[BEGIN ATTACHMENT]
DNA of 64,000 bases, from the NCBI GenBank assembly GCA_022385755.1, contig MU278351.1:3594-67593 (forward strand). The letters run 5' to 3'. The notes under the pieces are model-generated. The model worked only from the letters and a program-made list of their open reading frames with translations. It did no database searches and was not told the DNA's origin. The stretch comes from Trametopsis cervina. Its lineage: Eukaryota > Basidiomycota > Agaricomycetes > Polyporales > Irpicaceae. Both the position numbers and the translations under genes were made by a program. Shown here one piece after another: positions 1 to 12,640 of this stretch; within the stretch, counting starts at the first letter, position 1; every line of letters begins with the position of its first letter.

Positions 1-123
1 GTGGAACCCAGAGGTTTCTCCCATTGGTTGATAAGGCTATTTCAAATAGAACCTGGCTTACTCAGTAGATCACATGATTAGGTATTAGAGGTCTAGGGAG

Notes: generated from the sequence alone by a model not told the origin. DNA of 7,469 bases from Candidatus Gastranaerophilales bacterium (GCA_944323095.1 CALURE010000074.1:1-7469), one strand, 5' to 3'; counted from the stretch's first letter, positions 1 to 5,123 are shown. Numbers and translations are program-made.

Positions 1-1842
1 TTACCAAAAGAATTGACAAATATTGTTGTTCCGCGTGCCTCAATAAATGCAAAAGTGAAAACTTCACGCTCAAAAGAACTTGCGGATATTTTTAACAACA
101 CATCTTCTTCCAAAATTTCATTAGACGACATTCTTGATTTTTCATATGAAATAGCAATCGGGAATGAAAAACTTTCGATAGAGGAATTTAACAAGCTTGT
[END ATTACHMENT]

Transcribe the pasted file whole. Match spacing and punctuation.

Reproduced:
DNA of 64,000 bases, from the NCBI GenBank assembly GCA_022385755.1, contig MU278351.1:3594-67593 (forward strand). The letters run 5' to 3'. The notes under the pieces are model-generated. The model worked only from the letters and a program-made list of their open reading frames with translations. It did no database searches and was not told the DNA's origin. The stretch comes from Trametopsis cervina. Its lineage: Eukaryota > Basidiomycota > Agaricomycetes > Polyporales > Irpicaceae. Both the position numbers and the translations under genes were made by a program. Shown here one piece after another: positions 1 to 12,640 of this stretch; within the stretch, counting starts at the first letter, position 1; every line of letters begins with the position of its first letter.

Positions 1-123
1 GTGGAACCCAGAGGTTTCTCCCATTGGTTGATAAGGCTATTTCAAATAGAACCTGGCTTACTCAGTAGATCACATGATTAGGTATTAGAGGTCTAGGGAG

Notes: generated from the sequence alone by a model not told the origin. DNA of 7,469 bases from Candidatus Gastranaerophilales bacterium (GCA_944323095.1 CALURE010000074.1:1-7469), one strand, 5' to 3'; counted from the stretch's first letter, positions 1 to 5,123 are shown. Numbers and translations are program-made.

Positions 1-1842
1 TTACCAAAAGAATTGACAAATATTGTTGTTCCGCGTGCCTCAATAAATGCAAAAGTGAAAACTTCACGCTCAAAAGAACTTGCGGATATTTTTAACAACA
101 CATCTTCTTCCAAAATTTCATTAGACGACATTCTTGATTTTTCATATGAAATAGCAATCGGGAATGAAAAACTTTCGATAGAGGAATTTAACAAGCTTGT